This week, a group of volunteers connected to the Cornelia Walker Bailey Program spent several days on Sapelo Island to assist with the harvesting of SICARS purple ribbon sugarcane.
Despite the challenges resulting from Hurricane Michael’s passing through South Georgia earlier in the week, the volunteers successfully harvested all of the sugarcane from the first and second phases of growing– more than 700 row feet in total.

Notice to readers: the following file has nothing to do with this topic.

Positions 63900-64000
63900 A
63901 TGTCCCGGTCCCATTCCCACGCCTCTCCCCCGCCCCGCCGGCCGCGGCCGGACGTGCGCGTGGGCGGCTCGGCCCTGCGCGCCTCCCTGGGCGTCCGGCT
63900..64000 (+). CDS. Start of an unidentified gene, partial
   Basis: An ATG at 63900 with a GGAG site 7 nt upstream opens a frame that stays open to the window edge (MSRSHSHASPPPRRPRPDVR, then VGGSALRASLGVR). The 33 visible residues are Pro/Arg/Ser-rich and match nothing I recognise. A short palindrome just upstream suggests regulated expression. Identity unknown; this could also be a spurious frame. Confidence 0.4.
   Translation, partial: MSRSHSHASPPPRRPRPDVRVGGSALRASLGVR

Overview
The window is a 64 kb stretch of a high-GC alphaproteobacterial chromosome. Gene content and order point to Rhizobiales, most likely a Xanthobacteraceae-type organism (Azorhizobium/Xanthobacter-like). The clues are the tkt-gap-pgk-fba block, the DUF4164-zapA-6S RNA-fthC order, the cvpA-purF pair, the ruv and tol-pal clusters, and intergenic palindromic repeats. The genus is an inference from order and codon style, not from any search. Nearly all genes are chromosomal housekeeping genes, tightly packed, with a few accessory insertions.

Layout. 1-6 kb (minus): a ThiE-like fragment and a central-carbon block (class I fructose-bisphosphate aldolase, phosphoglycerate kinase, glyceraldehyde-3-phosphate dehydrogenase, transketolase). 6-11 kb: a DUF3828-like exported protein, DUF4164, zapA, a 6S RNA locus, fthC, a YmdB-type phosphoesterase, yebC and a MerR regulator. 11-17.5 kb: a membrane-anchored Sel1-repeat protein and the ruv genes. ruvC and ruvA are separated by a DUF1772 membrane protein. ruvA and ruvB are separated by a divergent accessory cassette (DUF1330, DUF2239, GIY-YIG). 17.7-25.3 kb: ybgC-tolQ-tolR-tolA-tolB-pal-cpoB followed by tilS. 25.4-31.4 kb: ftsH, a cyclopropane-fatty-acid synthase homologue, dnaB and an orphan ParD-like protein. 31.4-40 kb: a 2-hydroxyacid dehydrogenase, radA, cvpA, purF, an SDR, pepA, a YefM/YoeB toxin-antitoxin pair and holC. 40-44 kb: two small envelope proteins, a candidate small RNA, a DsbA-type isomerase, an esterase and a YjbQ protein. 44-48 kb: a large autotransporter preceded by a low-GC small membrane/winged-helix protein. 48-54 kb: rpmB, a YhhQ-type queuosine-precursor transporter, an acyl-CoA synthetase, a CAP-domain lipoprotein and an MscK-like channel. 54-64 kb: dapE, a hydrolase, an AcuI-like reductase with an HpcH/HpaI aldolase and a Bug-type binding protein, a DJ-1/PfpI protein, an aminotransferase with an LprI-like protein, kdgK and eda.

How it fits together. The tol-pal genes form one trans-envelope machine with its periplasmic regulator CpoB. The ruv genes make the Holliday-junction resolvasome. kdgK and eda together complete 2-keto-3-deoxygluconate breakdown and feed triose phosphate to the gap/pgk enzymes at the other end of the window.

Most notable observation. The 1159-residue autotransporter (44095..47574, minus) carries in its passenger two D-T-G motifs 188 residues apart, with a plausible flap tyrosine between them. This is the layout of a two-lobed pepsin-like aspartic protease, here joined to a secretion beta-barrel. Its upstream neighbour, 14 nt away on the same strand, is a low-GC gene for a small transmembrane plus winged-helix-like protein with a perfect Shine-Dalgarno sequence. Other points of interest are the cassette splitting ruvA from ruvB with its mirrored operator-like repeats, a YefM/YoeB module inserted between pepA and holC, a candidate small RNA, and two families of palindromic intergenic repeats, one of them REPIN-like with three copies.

The sugarcane is growing on land adjacent to the Sapelo Island Cultural and Revitalization Society (SICARS) building in the heart of Hog Hammock, the last remaining Saltwater Geechee community on the island.
The project is just one part of a broader effort envision by Cornelia Walker Bailey to promote sustainable economic development in the local community. Hog Hammock has faced increasing pressure in recent years from outside factors such as rising property taxes, development, and sea level rise. The hope is that the production of sugarcane and other heritage crops will start to generate income in the near future that will empower local residents in the fight to save their community.